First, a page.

Breck’s Last Game raises awareness of online grooming and is available here.
As technology evolves, the internet provides new challenges as well as new opportunities. Rather than blocking, filtering, and avoiding online services for children for fear of potential risks, the Southend Safeguarding Partnership (Children) (SSPC) instead works to identify strategies and promote initiatives that can help children avoid online exploitation, abuse, or bullying. Issues affecting online safety can be placed in one of four broad categories:
Contact, which may be inappropriate or unwelcome, and can include grooming, arranging to meet strangers, or online exploitation.
Conduct, which can include cyber-bullying, exposure to material that incites violence or hatred, incitement to dangerous activities, and other online antisocial behaviour.
Content, which may include exposure to age-inappropriate or socially unacceptable material and can include images and video uploaded by others or by the user themselves.
Commerce, which can include gambling, inappropriate commercial advertising, phishing, identity theft, or other online scams.
The specific risks facing children and young people online can vary according to individual usage, but the Home Office Task Force on Child Protection has identified the following as potential threats:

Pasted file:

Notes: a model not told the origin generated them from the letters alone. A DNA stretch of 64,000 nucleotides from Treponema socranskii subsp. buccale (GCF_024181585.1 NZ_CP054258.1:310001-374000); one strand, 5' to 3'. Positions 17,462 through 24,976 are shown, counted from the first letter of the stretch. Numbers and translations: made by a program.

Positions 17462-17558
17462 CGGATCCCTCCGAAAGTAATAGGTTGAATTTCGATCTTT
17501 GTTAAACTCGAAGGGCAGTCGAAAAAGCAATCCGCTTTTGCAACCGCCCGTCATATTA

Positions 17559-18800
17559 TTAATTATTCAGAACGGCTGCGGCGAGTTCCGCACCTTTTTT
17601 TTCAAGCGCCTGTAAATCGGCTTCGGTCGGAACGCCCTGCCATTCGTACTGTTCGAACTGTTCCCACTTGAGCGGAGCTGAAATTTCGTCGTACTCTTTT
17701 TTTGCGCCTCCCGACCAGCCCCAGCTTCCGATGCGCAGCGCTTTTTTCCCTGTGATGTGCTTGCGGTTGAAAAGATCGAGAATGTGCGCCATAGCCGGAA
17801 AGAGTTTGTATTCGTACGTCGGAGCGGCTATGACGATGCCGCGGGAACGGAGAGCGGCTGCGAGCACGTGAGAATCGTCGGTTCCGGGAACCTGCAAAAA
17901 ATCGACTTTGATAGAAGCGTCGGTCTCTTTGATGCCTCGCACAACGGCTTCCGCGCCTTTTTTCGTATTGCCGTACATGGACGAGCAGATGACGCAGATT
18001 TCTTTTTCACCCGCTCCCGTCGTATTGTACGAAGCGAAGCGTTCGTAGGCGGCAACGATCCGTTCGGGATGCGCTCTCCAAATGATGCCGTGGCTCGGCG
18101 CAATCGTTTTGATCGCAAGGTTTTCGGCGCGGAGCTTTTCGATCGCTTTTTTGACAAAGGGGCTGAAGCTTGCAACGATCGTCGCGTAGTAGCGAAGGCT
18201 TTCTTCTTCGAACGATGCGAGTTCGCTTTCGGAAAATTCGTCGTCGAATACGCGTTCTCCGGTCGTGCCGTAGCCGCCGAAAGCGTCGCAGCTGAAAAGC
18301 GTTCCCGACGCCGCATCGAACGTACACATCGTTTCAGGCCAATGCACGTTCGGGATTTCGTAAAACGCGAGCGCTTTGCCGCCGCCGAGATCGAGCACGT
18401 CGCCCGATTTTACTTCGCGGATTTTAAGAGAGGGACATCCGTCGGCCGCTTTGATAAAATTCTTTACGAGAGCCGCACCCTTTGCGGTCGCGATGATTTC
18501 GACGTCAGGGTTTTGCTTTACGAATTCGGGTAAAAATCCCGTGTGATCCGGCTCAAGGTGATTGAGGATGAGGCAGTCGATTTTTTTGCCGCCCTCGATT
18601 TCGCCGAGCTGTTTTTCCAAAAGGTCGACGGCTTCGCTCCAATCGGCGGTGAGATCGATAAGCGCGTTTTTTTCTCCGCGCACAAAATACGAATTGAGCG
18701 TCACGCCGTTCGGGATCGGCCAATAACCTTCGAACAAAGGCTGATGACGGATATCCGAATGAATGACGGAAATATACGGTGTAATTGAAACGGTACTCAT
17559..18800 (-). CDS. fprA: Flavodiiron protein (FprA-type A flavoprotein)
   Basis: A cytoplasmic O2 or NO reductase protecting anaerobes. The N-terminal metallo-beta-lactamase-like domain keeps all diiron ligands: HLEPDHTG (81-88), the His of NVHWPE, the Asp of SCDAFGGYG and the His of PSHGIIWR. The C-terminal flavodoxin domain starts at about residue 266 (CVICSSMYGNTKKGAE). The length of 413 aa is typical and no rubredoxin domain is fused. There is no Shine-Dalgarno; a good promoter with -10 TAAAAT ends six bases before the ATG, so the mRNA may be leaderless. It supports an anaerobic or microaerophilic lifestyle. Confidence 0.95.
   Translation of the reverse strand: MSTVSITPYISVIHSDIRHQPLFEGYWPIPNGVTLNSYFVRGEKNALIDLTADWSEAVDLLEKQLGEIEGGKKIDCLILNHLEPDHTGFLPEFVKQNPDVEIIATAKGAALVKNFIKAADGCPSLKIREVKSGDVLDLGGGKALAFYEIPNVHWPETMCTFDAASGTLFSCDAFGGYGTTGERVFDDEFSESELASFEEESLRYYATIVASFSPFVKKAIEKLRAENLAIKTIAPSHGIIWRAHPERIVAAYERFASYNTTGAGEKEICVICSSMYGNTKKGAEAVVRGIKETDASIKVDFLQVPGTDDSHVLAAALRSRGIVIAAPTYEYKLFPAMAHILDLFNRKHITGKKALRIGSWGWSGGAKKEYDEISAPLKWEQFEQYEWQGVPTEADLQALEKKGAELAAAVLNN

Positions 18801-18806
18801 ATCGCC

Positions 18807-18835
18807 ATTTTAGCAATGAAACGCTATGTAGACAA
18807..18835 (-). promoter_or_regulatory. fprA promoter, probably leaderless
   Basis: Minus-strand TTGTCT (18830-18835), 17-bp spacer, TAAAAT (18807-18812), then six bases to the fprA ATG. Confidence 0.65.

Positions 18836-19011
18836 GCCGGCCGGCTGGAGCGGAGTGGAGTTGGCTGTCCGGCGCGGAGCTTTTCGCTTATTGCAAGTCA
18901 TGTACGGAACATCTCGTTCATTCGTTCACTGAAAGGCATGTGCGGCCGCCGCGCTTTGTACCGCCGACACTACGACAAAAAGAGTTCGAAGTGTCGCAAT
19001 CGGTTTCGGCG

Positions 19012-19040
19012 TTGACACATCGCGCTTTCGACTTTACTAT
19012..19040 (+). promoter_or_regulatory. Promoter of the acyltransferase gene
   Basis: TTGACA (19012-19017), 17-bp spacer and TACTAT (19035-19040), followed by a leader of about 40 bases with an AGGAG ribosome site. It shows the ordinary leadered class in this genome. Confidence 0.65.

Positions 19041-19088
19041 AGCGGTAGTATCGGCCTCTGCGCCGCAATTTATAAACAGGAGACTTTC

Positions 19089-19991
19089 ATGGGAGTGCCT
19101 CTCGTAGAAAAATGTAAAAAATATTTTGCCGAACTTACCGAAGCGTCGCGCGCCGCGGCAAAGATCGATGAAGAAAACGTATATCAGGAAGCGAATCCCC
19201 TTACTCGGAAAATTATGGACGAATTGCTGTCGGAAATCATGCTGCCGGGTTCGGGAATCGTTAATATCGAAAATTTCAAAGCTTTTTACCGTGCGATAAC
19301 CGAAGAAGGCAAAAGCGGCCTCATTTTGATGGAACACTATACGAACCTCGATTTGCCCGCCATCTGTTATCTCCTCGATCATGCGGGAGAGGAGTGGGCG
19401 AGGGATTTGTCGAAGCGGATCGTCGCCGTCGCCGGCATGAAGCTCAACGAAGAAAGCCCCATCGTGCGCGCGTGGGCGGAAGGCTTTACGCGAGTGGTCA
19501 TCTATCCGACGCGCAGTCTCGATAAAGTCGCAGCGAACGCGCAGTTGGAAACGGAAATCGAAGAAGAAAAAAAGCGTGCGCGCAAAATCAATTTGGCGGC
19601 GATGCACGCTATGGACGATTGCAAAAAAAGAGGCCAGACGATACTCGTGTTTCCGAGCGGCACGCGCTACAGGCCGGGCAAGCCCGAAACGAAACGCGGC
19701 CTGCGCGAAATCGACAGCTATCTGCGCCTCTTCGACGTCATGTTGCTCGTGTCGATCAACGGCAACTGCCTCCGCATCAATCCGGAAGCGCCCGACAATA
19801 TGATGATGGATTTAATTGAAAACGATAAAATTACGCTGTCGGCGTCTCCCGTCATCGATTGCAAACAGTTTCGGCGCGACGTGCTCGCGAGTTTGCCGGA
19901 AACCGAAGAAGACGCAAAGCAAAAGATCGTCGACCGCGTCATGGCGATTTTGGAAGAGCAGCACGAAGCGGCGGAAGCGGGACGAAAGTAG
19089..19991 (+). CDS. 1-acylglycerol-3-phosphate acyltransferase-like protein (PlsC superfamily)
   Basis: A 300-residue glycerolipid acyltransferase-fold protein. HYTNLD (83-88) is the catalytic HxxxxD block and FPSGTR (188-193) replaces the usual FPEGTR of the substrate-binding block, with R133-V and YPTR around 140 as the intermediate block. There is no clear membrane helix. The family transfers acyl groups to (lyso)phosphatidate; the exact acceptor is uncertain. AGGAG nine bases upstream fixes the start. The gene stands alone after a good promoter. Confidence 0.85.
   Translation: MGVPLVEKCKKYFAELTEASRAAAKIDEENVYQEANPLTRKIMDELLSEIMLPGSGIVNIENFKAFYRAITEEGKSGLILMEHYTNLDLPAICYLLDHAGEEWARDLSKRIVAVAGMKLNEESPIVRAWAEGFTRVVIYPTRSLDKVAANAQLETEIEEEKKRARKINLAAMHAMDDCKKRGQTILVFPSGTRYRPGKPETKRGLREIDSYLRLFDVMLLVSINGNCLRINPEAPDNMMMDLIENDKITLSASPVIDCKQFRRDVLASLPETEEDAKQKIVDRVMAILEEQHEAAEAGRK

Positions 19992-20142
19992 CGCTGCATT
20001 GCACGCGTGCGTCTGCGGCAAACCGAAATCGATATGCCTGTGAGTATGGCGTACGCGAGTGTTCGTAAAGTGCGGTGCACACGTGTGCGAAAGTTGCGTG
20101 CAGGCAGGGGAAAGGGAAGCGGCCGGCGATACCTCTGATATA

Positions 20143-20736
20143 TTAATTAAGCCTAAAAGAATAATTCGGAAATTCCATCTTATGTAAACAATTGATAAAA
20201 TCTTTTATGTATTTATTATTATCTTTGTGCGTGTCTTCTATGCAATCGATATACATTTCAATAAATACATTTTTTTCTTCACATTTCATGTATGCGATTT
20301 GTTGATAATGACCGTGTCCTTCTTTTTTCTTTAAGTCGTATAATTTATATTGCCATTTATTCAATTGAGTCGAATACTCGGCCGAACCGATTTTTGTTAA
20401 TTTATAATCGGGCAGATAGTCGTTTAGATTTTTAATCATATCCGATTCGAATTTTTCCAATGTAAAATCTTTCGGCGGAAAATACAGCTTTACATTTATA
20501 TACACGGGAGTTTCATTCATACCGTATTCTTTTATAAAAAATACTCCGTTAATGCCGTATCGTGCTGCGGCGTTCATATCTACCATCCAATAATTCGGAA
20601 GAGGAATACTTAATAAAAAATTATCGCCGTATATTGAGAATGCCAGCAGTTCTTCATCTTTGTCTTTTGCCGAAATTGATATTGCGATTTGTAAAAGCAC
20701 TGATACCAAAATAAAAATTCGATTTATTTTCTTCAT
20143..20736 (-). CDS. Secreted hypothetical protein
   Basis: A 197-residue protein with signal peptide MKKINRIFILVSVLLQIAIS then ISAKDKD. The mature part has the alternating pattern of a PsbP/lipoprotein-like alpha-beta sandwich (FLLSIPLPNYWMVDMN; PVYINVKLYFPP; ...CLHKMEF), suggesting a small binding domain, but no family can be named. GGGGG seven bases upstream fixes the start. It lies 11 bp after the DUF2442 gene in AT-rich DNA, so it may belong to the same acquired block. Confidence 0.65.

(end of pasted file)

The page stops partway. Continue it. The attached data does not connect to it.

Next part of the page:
Bullying by peers and people they consider ‘friends’
Exposure to inappropriate or harmful content
Involvement in illegal or inappropriate content
Posting personal information that can identify and locate a child/young person offline
Sexual grooming, luring, exploitation, and abuse through contact with strangers
Exposure to information and interaction with others who encourage self-harm
Exposure to racist or hate material
Glorifying activities such as drug use or excessive drinking
Physical harm to young people in making video content, such as enacting and imitating stunts and risk taking activities
Leaving or running away from home as a result of contact made online
The SSPC also assists its partner agencies to develop workable eSafety policies for use in their own workplaces, and aims to respond quickly to the changing face of online risk.
For more information and support, visit the Think U Know website: https://www.thinkuknow.co.uk/